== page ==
The first part of Johnston Canyon, until the Lower Falls, was quite crowded, and we had to pause occasionally when the trail became congested.  After the Lower Falls point, however, we had the trail almost entirely to ourselves. 

Our initial plan was to hike to the Ink Pots, a group of cold-water springs that are tinted by the minerals in the water, but we ended up turning around about a mile before the pots as we were feeling pressed for time.

river with an elevated walkway along the Lower Falls trail during our 48 hour Banff National Park Itinerary

Day 2 Banff National Park Itinerary: Lake Louise and the Icefields Parkway

Lake Louise is incredibly popular, and it’s no surprise why.  Besides our trip to Havasupai Falls, Lake Louise is the most stunning turquoise-blue water I’ve ever seen.

Parking at Lake Louise is extremely limited; the parking lot fills up VERY early.  We were there on a Sunday and we arrived at the parking lot at 5:30 am, thinking we were plenty early, and just barely got the last spot. 

As mentioned before, the park recommends using one of their public transit options, but because we were short on time and wanted to go straight from the lake to driving the Icefields Parkway, we decided to try our luck with a parking spot.  If we ever go again and are less pressed for time, I would take advantage of the bus system.  

After paying for our parking spot, we grabbed our duffel bags with our inflatable kayaks and walked over to the lake. 

Seeing the sunrise on the lake in a kayak was incredible.  We were able to separate ourselves from the groups of tourists on the shore, and we felt like we had the lake to ourselves.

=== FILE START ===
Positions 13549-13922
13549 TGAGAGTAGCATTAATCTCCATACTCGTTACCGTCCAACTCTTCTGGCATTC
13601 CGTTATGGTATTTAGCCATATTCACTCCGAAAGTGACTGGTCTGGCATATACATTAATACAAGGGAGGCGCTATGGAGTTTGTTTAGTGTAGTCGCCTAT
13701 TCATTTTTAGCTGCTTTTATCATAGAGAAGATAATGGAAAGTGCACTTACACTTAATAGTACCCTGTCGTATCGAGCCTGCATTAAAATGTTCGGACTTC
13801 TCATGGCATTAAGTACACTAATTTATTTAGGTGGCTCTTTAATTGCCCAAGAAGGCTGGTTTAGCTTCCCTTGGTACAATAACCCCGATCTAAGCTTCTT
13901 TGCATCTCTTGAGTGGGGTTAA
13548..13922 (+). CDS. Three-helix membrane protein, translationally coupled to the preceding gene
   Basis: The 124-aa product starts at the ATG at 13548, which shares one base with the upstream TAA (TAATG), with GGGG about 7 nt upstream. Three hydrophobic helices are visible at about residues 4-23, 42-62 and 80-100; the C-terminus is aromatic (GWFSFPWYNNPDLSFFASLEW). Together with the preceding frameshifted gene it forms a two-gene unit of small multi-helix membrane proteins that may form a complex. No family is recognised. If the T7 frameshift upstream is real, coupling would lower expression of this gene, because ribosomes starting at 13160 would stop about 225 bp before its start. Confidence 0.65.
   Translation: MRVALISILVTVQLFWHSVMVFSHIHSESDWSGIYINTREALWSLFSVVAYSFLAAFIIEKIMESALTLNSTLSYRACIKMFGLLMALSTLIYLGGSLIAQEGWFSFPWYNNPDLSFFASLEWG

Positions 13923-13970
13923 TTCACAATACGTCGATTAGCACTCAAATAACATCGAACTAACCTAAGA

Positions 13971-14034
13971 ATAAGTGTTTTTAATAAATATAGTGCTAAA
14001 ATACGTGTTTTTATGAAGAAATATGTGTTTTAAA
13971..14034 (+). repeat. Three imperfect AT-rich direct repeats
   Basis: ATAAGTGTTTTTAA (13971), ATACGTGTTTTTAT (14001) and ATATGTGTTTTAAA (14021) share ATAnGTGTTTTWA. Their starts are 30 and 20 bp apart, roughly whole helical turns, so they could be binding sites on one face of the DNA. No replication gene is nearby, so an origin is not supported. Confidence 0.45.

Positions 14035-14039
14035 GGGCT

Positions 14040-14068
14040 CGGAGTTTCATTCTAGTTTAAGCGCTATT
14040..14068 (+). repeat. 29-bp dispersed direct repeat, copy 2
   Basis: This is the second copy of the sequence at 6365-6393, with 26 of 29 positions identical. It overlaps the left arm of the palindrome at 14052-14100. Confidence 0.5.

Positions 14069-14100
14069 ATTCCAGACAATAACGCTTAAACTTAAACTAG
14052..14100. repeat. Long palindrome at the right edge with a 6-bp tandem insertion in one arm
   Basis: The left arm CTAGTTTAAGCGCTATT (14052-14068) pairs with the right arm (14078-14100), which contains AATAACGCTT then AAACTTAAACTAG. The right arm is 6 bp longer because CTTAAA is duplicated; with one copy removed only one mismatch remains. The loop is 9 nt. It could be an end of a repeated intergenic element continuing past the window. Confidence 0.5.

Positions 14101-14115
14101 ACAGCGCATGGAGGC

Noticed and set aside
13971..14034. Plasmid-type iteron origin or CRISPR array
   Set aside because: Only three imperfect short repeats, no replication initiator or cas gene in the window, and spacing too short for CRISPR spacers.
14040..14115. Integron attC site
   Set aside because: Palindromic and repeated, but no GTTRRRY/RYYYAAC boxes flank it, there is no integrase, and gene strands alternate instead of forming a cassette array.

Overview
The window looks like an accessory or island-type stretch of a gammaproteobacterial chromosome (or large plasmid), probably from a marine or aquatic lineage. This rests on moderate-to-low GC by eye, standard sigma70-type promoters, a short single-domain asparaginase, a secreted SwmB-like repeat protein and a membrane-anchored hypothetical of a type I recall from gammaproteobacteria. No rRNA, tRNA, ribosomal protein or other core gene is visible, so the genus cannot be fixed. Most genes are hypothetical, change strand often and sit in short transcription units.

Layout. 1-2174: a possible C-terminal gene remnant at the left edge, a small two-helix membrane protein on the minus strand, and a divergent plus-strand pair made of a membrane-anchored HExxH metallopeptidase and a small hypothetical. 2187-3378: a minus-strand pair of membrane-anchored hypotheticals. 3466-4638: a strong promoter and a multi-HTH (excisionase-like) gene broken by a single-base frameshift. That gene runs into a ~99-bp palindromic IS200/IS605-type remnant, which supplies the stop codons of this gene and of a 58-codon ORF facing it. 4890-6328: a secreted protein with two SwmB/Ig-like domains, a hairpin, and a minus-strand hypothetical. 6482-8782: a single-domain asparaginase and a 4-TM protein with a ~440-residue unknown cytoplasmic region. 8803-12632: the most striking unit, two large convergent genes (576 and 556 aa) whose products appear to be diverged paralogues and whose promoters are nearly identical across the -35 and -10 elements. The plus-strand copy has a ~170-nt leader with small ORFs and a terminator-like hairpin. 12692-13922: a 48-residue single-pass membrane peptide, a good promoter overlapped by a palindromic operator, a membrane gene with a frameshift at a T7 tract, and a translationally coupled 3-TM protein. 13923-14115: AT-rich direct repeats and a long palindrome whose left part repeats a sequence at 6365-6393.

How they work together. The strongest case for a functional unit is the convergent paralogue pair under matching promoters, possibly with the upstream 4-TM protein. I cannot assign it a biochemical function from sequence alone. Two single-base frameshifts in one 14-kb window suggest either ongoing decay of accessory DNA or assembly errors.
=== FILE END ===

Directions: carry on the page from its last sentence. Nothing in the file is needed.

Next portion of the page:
Because we drove ourselves (instead of flying in), we were lucky to be able to bring our own kayaking gear. 

Using your own kayak IS permitted.  However, there is not an official boat launch area available to the public, so we had to just wade out from the shoreline.  For those who aren’t able to lug their gear, the lake offers a canoe rental service at the boathouse. 

kayak paddle hovering over the blue water of Lake Louise in Banff National Park

The Icefields Parkway

After packing up our kayak gear, we headed towards the Icefields Parkway, which is a 144-mile stretch of road, considered by some to be one of the most scenic drives in the world. 

We wanted to visit the Columbia Icefield Discovery Centre and walk on the Glacier Sky Walk platform, so we drove straight to the Discovery Center first. 

We booked a skywalk tour only, but they also offer Athabasca Glacier tours, where you get to experience the glacier close up by driving over it in a giant Ice Explorer vehicle. 

After purchasing our tour tickets at the Discovery Center, we hopped on a bus that took us to the skywalk, an incredibly engineered glass platform that extends out from the mountainside.  What an experience to be able to walk out on the glass and look down at the canyon below!   

tourist standing in front of a large ice explorer vehicle at the Discovery center at Banff National Park
The skywalk tour platform near the Discovery Center at Banff National Park

Peyto Lake Viewpoint

On our return trip on the parkway, we took one last stop at Peyto Lake and hiked the 1.5-mile loop to a beautiful overlook of the turquoise water.  This is also a fairly popular hike and we encountered quite a few other people, but we had no issues with parking, and the hike was a great way to end the day.  

overview of the turquoise blue water of Peyto Lake

With More Time: Things to Add to Your Banff Itinerary

We would have loved to spend a few more days in Banff, and for those with more time we recommend the following:

  • Kayak Vermilion Lakes (located just a seven-minute drive from the town of Banff)
  • Sunrise at Lake Minnewanka and Two Jack Lake(a 15-minute drive from the town of Banff)
  • Sulfur Mountain Trail (a 6.7-mile hike with beautiful views located 10 minutes from the town of Banff)
  • Check out more of the stops on the Icefields Parkway (Bow Summit, Weeping Wall, Big Bend, Parker Ridge).

Similar Posts